The 15th of Luke also is famous for this; where the Lord Jesus takes more care (as appears there by three parables) for the lost sheep, lost groat, and the prodigal son, than for the other sheep, the other pence, or for the son that said he had never transgressed; yea, he shows that there is joy in heaven, among the angels of God, at the repentance of one sinner, more than over ninety and nine just persons, which need no repentance. Luke xv.
After this manner therefore the mind of Christ was set on the salvation of the biggest sinners in his lifetime. But join to all this, this clause, which he carefully put into the apostles' commission to preach, when he departed hence to the Father, and then you shall see that his heart was vehemently set upon it. For these were part of his last words with them, Preach my gospel to all nations, but see that you begin at Jerusalem. Nor did the apostles overlook this clause when their Lord was gone into heaven. They went first to them of Jerusalem, and preached Christ's gospel to them. They abode also there for a season and time, and preached it to no body else, for they had regard to the commandment of their Lord.
And it is to be observed, namely, that the first sermon which they preached after the ascension of Christ was preached to the very worst of these Jerusalem sinners, even to those that were the murderers of Jesus Christ (Acts ii. 23); for these words are part of the sermon: “Ye took him, and by wicked hands have crucified and slain him.” Yea, the next sermon, and the next, and also the next to that, was preached to the self-same murderers, to the end they might be saved. Acts iï. 13-16; iv. 10, 11; v. 30; vii. 52.
But we will return to the first sermon that was preached to these Jerusalem sinners, by which will be manifest more than great grace, if it be duly considered. For after that Peter, and the rest of the apostles, had, in their exhortation, persuaded these wretches to believe that they had killed the Prince of Life; and after they had duly fallen under the guilt of the murder, saying, “Men and brethren, what shall we do ?” he replies, by a universal tender to them all in general, considering them as Christ's killers, that if they were sorry for what they had done, and would be baptized for the remission of their sins in his name, they should receive the gift of the Holy Ghost. Acts ii. 37, 38.
This he said to them all, though he knew that they were such sinners. Yea, he said it without the least stick or stop, or pause of spirit, as to whether he had best to say so or no. Nay, so far off was Peter from making an objection against one of them, that by a particular exhortation, he endeavors, that not one of them may escape the salvation offered. “Repent," saith he, “and be baptized every one of you." I shut out never a one of you; for I am commanded by my Lord to deal with you, as it were, one by one, by the word of his salvation. But why speaks he so particularly? Oh!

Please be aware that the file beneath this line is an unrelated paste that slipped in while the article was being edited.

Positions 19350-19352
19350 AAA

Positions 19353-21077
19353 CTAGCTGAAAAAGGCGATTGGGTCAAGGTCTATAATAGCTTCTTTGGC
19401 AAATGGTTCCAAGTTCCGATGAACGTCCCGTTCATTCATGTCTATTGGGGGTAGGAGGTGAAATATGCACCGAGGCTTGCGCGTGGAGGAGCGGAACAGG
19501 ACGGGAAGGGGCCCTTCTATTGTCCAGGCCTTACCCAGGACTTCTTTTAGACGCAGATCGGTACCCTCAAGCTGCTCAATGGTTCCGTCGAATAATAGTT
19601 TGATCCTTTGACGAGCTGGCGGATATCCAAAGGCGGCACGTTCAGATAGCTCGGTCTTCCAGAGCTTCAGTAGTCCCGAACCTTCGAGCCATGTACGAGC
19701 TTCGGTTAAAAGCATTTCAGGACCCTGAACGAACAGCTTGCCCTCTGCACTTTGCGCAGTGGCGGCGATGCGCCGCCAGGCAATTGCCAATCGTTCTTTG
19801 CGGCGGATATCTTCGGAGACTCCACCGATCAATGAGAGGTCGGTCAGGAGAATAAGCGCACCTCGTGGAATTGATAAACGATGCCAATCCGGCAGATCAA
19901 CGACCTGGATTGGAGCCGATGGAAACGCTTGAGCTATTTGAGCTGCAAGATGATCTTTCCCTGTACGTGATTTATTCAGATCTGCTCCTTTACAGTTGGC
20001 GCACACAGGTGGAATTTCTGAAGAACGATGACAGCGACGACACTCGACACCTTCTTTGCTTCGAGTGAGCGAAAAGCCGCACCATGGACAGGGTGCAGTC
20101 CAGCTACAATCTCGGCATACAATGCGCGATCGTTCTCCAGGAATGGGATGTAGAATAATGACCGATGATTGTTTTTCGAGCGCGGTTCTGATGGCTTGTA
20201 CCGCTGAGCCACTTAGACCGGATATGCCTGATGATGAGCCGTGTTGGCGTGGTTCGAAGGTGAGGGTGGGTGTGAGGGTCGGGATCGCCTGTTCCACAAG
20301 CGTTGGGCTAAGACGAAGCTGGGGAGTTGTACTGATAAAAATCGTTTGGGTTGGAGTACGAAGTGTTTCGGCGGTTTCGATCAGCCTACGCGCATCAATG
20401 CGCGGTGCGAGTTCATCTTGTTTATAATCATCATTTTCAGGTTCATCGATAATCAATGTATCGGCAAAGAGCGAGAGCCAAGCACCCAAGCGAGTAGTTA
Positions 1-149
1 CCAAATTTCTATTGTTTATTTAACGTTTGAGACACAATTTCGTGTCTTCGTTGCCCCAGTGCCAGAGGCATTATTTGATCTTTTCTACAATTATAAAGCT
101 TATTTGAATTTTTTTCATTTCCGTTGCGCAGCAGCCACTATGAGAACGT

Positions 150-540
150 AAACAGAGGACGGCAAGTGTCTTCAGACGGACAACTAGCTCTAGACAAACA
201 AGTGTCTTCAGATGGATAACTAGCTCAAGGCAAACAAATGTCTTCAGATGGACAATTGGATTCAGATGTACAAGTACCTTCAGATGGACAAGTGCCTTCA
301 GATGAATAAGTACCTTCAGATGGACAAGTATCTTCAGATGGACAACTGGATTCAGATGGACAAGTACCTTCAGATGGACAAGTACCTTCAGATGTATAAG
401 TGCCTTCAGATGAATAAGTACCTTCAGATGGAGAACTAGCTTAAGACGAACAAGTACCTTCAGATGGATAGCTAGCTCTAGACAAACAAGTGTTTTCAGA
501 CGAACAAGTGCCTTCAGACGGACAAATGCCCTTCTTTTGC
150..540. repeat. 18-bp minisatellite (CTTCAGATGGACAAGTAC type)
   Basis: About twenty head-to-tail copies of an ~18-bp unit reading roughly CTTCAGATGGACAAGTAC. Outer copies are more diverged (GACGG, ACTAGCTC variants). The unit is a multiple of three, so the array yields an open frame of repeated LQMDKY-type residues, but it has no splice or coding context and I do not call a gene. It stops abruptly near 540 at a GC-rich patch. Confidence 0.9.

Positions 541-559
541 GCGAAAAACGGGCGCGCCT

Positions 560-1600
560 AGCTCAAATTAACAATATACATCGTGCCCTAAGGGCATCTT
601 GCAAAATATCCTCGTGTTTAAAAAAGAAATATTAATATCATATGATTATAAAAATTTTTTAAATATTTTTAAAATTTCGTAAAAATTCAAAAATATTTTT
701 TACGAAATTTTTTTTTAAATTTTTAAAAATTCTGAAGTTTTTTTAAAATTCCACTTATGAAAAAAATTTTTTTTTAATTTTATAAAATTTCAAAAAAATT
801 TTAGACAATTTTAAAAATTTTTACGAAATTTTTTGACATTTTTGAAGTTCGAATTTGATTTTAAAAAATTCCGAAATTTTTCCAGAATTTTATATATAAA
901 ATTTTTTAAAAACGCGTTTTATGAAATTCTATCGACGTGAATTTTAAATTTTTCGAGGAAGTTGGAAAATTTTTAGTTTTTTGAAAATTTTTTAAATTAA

there were reasons for it. The people with whom the apostles were now to deal, as they were murderers of our Lord, and to be charged in the general with his blood, so they had their various and particular acts of villany in the guilt thereof, now lying upon their consciences. And the guilt of these their various and particular acts of wickedness, could not perhaps be reached to a removal thereof, but by this particular application. “Repent every one of you; be baptized every one of you, in his name, for the remission of sins, and you shall, every one of you, receive the gift of the Holy Ghost.'
Object. “But I was one of them that plotted to take away his life. May I be saved by him ?'
Peter. Every one of you.
Object. “But I was one of them that bare false witness against him.
Is there grace for me?' Peter. For every one of you.
Object. “But I was one of them that cried out, Crucify him, crucify him; and desired that Barabbas the murderer might live, rather than he.
What will become of me,
Peter. I am to preach repentance and remission of sins to every one of you, says Peter.
Object. “But I was one of them that did spit in his face when he stood before his accusers. I also was one that mocked him, when in anguish he hung bleeding on the tree. Is there room for me?'
Peter. For every one of you, says Peter.
Object. “But I was one of them that in his extremity said, Give him gall and vinegar to drink. Why may I not expect the same when anguish and guilt are upon me?'
Peter. Repent of these your wickednesses, and here is remission of sins for every one of you. Object. But I railed on him, I reviled him, I hated him,